The device also comprises a closure member 11 (FIG. 2) which can be made of moulded material, e.g. the same material as plate 19. In the embodiment shown in FIG. 2, the side wall of the closure means 11 has beads 27 which are forced into the side wall of the cell, so that when the closure member has been completely pressed down it is retained in position. The terminal edge of the side wall of means 11 is rounded and bears against the bottom of groove 28 formed at the bottom of the chamber so as to separate the interior thereof from pockets 13.

Closure member 11, which is cup-shaped, can be given a sufficient capacity for use as a storage vessel for containing the liquid sample and transferring it to the casing.

A way of operating the device according to the invention will now be described, in the case where antibio-grams are prepared.

The closure means 11 shown in FIG. 2 has a side wall with a rounded terminal edge. In the modified embodiment illustrated in FIG. 3, on the other hand, closure means 11a is a cup having a knifeblade terminal edge which engages in a correspondingly shaped groove 28a formed in the bottom plate 18a. For increasing the surface traversed by the light for colorimetry, the cells 15a are typically located adjacent each other, without any gap between successive cells, and of substantially rectangular horizontal cross section.

The device can be used inter alia to prepare a wide variety of antibiograms from a small-volume sample, each pocket usually having a capacity less than 100 microliters and each circular row being easily capable of containing 36 cells with an overall diameter of 8 cm. The cell can contain antibiotics at different concentrations and different combinations of antibiotics. A plurality of devices can be provided and used in succession, a first device being used to determine the antibiotics towards which the strain is active or resistant, and a second device (whose cells contain different concentrations of the same antibiotics) being used to determine the minimum inhibiting concentration (MIC) of the active antibiotics.

Referring to FIG. 4 (where, for simplicity, like elements bear like references to FIG. 1) show a modified embodiment which differs mainly in that each cell 15b (or at least some of the cells) is provided with a compartment 31 containing a reagent 32. Referring to FIG. 4, there is shown a bottom plate 18b and a top plate 19b before assembly. Plate 19b has ribs 33 which are force-fitted in correspondingly-shaped grooves leaving a constricted passage 16b, the width of which usually varies from 1/10th to a few tenths of a millimeter.

Compartments 31 are formed in capsules 34 made of plastic which is deformable but highly resistant to tearing. Capsules 34 are secured, e.g. by gluing, to a thin plastics or metal strip 35 which tears when pressure is exerted on the top wall of a capsule. Strip 35 and the capsules are held in position by stubs 36 which are distributed around each cell 15b and engage in corresponding apertures formed in strip 35 and the capsule strip. The stubs may also engage in the apertures of a strip 21b bearing labels.

Reference 10a in FIG. 3 and reference 26b in FIG. 4 describe the same parts of the device already described with respect to FIGS. 1 and 2, the "a" and "b" being specific to FIGS. 3 and 4 respectively.

The device shown in FIG. 4 is of particular interest for chemical measurements, more particularly for detecting abnormal proportions of constituents in organic liquids such as blood or urine, for detecting enzymes or the like. In such cases it is frequently necessary to use two reagents which cannot be stored together. One is then placed in cell 15b and the other in compartment 31. It may also be necessary to add an additional reagent for detection: it is again stored in compartment 31. The additional reagent may e.g. be necessary to inhibit or indicate the reaction; it may be an accelerator to be introduced at the last moment; it may be a light density solvent for collecting coloured products just under the liquid free level, etc.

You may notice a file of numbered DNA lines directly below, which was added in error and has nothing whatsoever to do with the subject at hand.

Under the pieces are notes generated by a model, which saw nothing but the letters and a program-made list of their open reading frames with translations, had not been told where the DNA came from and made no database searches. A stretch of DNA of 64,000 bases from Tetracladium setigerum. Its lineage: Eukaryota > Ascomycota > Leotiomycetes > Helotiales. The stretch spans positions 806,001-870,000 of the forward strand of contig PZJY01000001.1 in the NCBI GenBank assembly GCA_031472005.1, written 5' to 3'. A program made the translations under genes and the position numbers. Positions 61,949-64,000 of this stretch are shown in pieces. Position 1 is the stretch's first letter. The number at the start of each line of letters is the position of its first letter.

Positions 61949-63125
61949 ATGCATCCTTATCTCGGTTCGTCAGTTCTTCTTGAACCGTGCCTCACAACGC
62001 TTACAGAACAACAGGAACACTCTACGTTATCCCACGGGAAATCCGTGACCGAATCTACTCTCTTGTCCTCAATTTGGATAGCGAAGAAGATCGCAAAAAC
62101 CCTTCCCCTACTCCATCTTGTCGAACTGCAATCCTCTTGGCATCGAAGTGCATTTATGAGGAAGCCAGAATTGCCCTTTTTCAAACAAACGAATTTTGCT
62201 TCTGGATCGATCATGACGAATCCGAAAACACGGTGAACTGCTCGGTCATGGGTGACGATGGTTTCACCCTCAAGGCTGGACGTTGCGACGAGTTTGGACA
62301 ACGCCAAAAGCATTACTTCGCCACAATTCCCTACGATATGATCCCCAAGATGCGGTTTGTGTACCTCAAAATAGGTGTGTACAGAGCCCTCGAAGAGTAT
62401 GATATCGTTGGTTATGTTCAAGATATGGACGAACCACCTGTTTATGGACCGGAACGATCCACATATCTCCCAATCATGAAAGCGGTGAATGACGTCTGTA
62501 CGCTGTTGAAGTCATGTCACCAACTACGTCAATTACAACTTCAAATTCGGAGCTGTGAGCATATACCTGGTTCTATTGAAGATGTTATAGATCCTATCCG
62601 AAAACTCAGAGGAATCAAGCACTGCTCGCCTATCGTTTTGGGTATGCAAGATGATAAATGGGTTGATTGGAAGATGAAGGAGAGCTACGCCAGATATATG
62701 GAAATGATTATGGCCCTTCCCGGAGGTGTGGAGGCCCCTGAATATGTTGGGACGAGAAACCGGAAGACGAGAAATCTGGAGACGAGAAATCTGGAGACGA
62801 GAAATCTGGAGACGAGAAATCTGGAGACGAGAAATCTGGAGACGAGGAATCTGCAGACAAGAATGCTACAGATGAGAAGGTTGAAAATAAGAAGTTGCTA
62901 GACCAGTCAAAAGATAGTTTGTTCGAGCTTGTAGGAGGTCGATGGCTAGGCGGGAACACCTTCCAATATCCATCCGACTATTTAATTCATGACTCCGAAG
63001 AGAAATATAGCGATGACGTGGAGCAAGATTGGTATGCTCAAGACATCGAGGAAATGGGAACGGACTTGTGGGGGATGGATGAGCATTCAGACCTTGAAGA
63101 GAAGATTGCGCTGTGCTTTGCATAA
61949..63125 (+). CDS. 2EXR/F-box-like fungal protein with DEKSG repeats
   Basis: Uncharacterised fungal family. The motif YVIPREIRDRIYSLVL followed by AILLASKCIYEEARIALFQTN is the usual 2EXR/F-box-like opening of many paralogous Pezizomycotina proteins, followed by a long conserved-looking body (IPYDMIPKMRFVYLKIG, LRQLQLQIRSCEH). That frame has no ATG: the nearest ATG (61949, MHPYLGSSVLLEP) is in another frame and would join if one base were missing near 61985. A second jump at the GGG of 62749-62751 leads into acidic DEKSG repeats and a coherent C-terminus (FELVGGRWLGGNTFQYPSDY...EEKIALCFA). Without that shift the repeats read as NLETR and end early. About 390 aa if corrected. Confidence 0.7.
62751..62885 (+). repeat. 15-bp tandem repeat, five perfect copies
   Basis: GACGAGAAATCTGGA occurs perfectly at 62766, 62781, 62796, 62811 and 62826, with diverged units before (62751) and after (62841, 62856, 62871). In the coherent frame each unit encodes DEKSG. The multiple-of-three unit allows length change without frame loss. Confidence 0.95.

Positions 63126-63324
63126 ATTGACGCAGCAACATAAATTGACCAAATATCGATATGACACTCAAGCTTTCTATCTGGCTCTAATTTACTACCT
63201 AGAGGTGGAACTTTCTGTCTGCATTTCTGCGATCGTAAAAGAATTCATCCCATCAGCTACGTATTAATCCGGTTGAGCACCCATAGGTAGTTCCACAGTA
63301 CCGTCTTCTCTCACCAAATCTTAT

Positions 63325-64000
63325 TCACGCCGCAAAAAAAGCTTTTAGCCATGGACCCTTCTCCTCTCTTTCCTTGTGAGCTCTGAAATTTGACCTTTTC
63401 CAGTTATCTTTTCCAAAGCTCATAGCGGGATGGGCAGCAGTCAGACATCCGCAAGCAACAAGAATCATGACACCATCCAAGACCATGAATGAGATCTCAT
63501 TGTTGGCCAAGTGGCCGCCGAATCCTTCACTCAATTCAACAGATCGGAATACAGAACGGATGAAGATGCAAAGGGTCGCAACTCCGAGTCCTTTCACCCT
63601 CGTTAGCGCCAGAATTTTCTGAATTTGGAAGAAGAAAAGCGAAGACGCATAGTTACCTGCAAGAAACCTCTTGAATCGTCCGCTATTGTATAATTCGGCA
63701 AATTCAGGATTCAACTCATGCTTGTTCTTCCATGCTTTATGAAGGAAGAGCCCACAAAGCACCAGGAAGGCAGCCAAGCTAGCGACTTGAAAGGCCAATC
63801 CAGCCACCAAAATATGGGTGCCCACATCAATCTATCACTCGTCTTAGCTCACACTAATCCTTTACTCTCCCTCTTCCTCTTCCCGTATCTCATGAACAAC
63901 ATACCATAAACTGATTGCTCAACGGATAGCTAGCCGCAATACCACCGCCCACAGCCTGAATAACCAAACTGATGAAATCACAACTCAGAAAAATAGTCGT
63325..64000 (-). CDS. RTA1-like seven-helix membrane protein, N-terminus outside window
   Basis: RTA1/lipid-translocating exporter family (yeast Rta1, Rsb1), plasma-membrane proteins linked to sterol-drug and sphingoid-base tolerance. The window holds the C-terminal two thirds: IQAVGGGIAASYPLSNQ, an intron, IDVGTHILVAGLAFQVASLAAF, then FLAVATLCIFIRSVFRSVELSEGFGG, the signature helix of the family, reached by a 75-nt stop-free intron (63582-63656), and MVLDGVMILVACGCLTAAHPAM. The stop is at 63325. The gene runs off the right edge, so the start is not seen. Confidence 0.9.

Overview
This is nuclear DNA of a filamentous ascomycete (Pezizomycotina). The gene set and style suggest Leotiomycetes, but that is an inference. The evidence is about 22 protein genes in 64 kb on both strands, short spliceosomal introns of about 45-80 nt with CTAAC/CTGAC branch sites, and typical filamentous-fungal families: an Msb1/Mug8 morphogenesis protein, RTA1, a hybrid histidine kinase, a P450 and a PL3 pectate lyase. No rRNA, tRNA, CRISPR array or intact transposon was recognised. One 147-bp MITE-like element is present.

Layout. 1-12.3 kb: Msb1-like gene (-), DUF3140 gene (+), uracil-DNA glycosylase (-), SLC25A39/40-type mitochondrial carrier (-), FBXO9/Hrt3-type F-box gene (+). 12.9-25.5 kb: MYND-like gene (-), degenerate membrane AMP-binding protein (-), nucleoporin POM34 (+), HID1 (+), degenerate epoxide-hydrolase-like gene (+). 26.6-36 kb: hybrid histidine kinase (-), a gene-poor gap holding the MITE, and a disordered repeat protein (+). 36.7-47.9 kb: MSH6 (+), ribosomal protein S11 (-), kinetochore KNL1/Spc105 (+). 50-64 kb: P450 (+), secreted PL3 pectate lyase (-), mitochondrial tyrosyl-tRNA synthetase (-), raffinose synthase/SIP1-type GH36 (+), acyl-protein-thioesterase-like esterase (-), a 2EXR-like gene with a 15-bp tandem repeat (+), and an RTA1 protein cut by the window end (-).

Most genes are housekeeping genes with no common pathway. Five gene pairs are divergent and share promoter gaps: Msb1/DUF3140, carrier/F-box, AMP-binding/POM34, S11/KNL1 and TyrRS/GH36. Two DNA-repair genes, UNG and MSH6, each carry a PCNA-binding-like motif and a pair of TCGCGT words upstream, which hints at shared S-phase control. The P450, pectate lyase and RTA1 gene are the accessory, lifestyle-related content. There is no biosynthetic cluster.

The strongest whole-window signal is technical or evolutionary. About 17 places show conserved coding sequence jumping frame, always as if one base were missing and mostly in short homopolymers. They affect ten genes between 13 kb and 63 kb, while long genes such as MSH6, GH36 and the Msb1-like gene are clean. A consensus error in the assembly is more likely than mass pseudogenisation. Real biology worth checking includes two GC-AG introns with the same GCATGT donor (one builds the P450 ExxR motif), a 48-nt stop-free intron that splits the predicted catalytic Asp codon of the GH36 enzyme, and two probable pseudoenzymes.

Many other modified embodiments of expandable devices according to the invention are possible. When used for medical purpose, the device is used once only and then destroyed. In an embodiment for chemical use, all cells 15 may contain a same reagent and the closure means having a single closable lateral aperture and a lower end wall. The closure means has been inserted into the casing so that its aperture registers with an aperture in the casing. Operation is then the same as before, the pocket being used as a pipette for storing a predetermined volume and transferring it to the corresponding cell. Next, the closure means is removed and replaced by a second closure means which is positioned opposite another aperture. In this manner, the same reaction can be performed on samples coming from different patients, e.g. for quantitative analysis of urea. Each closure means may have not one but two or three apertures, which are located in coincidence with pockets corresponding to cells containing two or three different reagents, e.g. for determining urea and cohlesterol.

Finally, the casing may comprise cells disposed in a number of concentric rows, in which case of course the pockets connecting the cells in the outer row are connected thereto by ducts comprising non-radial portions.

A liquid sample, is prepared, comprising a dilute solution of bacteria, the sensitivity of which is to be determined against various antibiotics in the device.

The solution into which the bacteria are transferred is a 1% weight by volume solution of polyvinylpyrrolidone (average molecular weight of 360,000, Aldrich Chemical Company Catalog No. 85-647-9) in water, i.e. 60 grams of PVP in 6 liters of water.